If you want to read a better review, try this one Inner Diablog: Falling Man, which I largely agree with. But I didn’t feel I could say much about the book, but rather about some thoughts it provoked in me. One thing that struck me in the book was Lianne’s work with Alzheimer’s patients. She encourages them to write down their memories while they can, and when one of them can no longer do this, they want to wrote about her. That struck me as very sad, but it would have been sad with or without the fall of the World Trade Center.

Another thing that struck me was that within a couple of days of the events, reporting on them stopped. For two days we were saturated with images of planes flying into buildings, the buildings burning and then collapsing, and then it all suddenly stopped. In other such disasters one often find that within a few months a book is published, with stories of witnesses and survivors, explaining what happened. But in this case there was a strange silence. I believe there is now a TV documentary showing, but 16 years later. Kids like Justin in the book would now be 23.

And so I wonder if this silence is why the book about it is a work of fiction, but really what is needed is for survivors to tell their own stories. Perhaps they did, in New York, so maybe I’m missing something that was there all along, but it it seems to me the kind of topic that doesn’t lend itself to fictional treatment.

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Everything is illuminated

Everything Is IlluminatedEverything Is Illuminated by Jonathan Safran Foer
My rating: 4 of 5 stars

I saw the film, and so I read the book, and then, having finished the book, I watched the film again.

The story is funny and sad by turns. The film, which deals with only one dimension of the book starts by being funny, and ends by being sad. Because I’m interested in family history, at the surface level a young man’s search for his family history interests me. Jonathan Safran Foer knows his grandfather came from a village called Trachimbrod in Ukraine, and was saved from the Nazis by a woman called Augustine. Since this is also the name of the author, it seems that he is one of the characters in his own story.

The film deals mainly with the search, while the book deals more with what he found, or what he imagines he found. His guide and translator is Alex, and they are driven around by Alex’s grandfather (who claims to be blind, and has a seeing-eye bitch called Sammy Davis Junior Junior).

From the film: Alex, Jonathan, and Sammy Davis Junior Junior, the See4ing-Eye Bitch

Alex’s English leaves something to be desired, and he seems to have learnt it mainly from books. Finding too many synonyms in English, he fixes on one word, which he uses on all occasions. He picks words for their imagined denotations, regardless of the connotations. When he is angry with people, he “spleens” them, until Jonathan tries to explain that English doesn’t work like that, so Alex substitutes “wrathful” for spleening. He confesses to Jonathan that he has never been carnal with a girl, and is rather distressed to discover that when Jonathan writes the story he writes that his (Jonathan’s) grandfather has been carnal with many women, mainly widows, from an early age.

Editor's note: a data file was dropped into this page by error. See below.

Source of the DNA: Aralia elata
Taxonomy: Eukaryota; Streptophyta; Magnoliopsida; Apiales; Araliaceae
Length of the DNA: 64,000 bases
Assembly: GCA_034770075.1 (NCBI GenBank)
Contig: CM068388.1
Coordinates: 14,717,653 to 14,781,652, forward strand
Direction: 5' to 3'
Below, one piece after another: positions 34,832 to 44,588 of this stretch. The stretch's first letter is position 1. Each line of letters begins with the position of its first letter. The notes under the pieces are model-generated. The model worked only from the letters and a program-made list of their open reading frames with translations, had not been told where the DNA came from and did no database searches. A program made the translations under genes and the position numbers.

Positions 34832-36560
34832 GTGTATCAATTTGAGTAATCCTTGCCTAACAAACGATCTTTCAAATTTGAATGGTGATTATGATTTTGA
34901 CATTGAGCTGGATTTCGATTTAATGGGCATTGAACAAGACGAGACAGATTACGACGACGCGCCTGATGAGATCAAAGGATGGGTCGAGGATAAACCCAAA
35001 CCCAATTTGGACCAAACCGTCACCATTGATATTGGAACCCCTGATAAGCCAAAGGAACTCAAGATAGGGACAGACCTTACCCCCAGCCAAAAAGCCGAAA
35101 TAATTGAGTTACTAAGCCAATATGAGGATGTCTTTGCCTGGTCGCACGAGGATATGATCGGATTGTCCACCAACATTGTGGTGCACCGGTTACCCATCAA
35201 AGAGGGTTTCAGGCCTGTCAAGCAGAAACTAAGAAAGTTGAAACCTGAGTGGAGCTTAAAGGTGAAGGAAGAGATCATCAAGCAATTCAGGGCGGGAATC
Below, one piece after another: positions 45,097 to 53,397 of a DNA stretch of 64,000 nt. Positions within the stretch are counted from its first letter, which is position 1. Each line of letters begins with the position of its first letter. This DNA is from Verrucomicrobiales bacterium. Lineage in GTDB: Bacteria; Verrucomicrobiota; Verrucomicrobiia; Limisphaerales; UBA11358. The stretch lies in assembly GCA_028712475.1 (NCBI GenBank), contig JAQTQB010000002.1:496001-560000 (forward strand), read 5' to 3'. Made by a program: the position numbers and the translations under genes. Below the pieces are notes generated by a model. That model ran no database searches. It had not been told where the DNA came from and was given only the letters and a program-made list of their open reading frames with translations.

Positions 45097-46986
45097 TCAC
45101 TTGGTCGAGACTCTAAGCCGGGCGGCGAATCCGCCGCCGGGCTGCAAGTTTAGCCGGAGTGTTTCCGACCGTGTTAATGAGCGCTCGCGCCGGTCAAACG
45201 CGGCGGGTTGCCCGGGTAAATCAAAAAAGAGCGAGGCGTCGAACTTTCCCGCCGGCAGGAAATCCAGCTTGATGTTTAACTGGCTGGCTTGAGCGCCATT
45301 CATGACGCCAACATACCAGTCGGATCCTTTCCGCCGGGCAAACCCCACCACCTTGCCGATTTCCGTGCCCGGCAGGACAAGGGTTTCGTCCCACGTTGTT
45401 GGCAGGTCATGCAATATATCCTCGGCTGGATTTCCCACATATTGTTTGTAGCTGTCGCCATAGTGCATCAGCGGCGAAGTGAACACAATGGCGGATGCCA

The story is told from different viewpoints. Alex writes letters to Jonathan, while Jonathan sends him currency for the research he does. Jonathan tries to reconstruct the story of Trachimbrod and its inhabitants. The village was obliterated by the Nazis during the Second World War, and there were very few survivors, one of whom salvaged what she could, and another was Jonathan’s grandfather.

The name of the village does not appear on any map, because it came from an incident when a wagon overturned in a flooded river. The wagon may or may not have belonged to a man named Trachim, who may or may not have drowned when the wagon overturned. A baby, who may or may not have been Trachim’s daughter survived the accident, and the village decided who should bring her up. She was called Brod, and was Jonathan’s great great great great great grandmother.

The story that Jonathan reconstructs has a kind of dreamlike quality, and though Trachimbrod was very good at keeping records, many of the records were destroyed when the village itself was destroyed by the Nazis. As they discover more, Alex’s grandfather is forced to confront his own past behaviour during the war.

It is a book about many things, and especially memory, and how we remember and interpret the past and the present in the light of the past.

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Five Children and It (book review)

Five Children and itFive Children and it by E. Nesbit
My rating: 4 of 5 stars

This is one of those books I had heard about, but never seen, until my eye lit on it in the library this week. It’s good bed-time reading, because each chapter is almost a self-contained story.

I suppose coming so late to it, probably many people have had an opportunity to read it before me, and it is too well-known to need much children — four children and their baby brother discover a Psammead, a very ancient sand fairy who grants wishes. And, as I’m sure many others have said, the theme “be careful what you wish for” runs right through the book. In each chapter the children spent most of their time, energy, and, sometimes, money, trying to undo the damage that their wishes have caused.

It is interesting that most of the best books for children that have lasted have been fantasy books. Most of the children’s books from before the First World War have probably been all but forgotten, but many of those that have lasted and been reprinted have been fantasy books.